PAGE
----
The Job of a Leader

The Job of a Leader

Years ago, I decided that the way I could serve organizations best was by helping them communicate better. Let me list some of the experiences that led me to this conclusion.

  • I discovered that after sitting with the average CEO for an hour or two, I often understood what he wanted from his employees better than his employees did.
  • I once sat with U.S. troops on the frontlines in Iraq who did not know whether they were supposed to advance on the enemy and had no idea of the ROE (Rules of Engagement) if they did.
  • I talked to senior executives who were unaware of their own performance objectives and who had never set performance objectives for anyone else.
  • I consulted with an entertainment firm that was truly a joyful place to visit but in which not one person could tell me what the firm was trying to accomplish.
  • I worked with a government department that conducted no performance reviews, did not set performance goals for any employees, and had no means by which to measure departmental success.

Here is what I’ve learned from experiences like these and a thousand others. Leaders are often clear in their own minds about what they want their firms to achieve but they seldom communicate this vision in clear and measurable ways. As a result, employees and leadership teams are often adrift in a sea of visionary verbiage that leaves them frustrated and ineffective.

Hear me. It is the job of a leader to translate vision into performable, measurable, objectives. It is the job of leaders to communicate these measurable performance goals to each employee. It is the job of leaders to make sure each employee knows how his or her performance goals fit into the vision for the entire firm.

You see, most people want to work hard and perform well. In fact, most people love achieving goals. The leader’s job is to harness this passion for performance to his firm’s purpose. This means a leader must:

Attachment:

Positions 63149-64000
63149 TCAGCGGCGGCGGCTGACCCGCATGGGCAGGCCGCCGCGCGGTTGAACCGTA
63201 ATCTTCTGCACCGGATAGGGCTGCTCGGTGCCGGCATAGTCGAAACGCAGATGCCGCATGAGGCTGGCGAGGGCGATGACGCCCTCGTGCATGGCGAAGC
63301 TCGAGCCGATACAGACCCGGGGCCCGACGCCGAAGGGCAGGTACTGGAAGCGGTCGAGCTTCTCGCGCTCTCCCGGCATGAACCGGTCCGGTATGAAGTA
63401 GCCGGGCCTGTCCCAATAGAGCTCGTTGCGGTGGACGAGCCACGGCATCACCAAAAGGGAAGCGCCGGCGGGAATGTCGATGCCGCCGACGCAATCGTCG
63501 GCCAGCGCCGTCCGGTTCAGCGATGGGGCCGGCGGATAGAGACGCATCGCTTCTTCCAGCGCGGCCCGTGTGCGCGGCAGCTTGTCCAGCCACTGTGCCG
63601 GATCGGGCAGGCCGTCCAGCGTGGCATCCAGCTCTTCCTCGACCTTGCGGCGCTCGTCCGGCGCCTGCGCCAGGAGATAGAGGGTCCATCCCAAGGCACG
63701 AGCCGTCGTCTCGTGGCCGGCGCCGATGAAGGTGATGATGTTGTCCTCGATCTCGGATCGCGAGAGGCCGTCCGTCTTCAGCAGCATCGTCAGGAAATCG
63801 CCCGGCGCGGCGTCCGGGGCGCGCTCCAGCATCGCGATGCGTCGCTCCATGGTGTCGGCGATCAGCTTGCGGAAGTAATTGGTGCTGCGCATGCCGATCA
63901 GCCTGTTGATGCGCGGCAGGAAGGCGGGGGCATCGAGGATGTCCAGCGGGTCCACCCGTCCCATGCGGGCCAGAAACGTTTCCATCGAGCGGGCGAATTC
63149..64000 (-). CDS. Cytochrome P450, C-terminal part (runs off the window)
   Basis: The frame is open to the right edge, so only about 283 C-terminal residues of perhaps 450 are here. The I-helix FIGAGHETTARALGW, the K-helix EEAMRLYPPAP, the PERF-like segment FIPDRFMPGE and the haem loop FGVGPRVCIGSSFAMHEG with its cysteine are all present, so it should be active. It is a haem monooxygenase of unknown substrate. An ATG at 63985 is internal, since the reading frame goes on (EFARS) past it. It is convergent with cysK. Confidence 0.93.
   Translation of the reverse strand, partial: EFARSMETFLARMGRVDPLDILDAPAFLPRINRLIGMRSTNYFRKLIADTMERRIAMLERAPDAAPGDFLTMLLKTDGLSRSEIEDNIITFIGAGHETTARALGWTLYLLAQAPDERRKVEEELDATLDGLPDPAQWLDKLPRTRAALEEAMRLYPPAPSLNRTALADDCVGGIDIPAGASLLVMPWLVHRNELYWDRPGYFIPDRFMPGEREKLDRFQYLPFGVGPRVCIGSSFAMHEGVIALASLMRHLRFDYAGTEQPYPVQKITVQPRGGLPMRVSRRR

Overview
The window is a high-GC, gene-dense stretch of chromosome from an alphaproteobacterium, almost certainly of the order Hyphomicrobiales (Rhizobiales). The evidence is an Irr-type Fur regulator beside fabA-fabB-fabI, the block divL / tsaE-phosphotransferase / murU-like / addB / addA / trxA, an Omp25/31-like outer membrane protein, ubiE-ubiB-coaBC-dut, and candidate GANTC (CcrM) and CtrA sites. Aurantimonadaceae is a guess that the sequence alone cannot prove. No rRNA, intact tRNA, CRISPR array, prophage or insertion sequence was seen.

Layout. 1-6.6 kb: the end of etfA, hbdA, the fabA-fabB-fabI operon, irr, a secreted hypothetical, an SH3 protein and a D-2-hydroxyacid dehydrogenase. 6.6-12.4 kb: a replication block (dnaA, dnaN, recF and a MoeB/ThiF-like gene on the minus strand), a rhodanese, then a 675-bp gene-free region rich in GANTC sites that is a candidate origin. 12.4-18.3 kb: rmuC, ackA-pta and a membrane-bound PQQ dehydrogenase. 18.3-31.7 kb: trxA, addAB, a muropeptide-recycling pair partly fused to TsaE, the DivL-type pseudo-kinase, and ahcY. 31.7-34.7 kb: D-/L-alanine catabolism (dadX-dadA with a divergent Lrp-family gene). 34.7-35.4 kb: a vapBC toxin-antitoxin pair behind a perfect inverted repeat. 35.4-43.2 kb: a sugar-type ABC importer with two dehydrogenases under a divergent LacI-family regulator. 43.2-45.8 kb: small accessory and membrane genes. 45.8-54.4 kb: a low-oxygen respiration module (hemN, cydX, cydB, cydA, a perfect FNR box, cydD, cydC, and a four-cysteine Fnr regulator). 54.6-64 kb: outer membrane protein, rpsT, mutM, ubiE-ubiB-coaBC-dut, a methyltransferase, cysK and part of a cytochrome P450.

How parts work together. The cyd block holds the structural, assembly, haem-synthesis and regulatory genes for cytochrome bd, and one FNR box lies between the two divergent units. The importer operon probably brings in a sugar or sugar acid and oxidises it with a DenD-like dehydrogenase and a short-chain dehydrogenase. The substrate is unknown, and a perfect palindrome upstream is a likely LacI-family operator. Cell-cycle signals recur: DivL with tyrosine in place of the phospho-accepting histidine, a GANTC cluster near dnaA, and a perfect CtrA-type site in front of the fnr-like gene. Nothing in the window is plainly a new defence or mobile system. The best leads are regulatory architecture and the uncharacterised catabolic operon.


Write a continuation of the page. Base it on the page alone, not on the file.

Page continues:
• Define Purpose
  • Set Vision
  • Establish performance goals for a given period
  • Apportion responsibility for these goals
  • Monitor and fine tune for success
  • Reward performance lavishly
  • Repeat

This is how you produce a culture: when the leader’s vision is communicated clearly and progress toward that vision is made understandable, measurable, and achievable. This is what gives you “celebratable” success.

WARNING: The more relational a leader is, the less clear he usually is about specific vision and goals. The more verbal a leader is, the less clear he usually is in general. The higher a leader’s IQ, the greater the gap between what is in her mind and what her team understands of her intentions.

To communicate well, you have to think from the vantage point of your listener. Think about your team, your employees. Break down your vision into component parts. Identify specific steps your team will be able to master. Make assignments wisely. Set measureable performance goals. Fine tune as necessary. Encourage along the way. Celebrate like crazy when goals are achieved. Then, repeat. This is called progress.

Stephen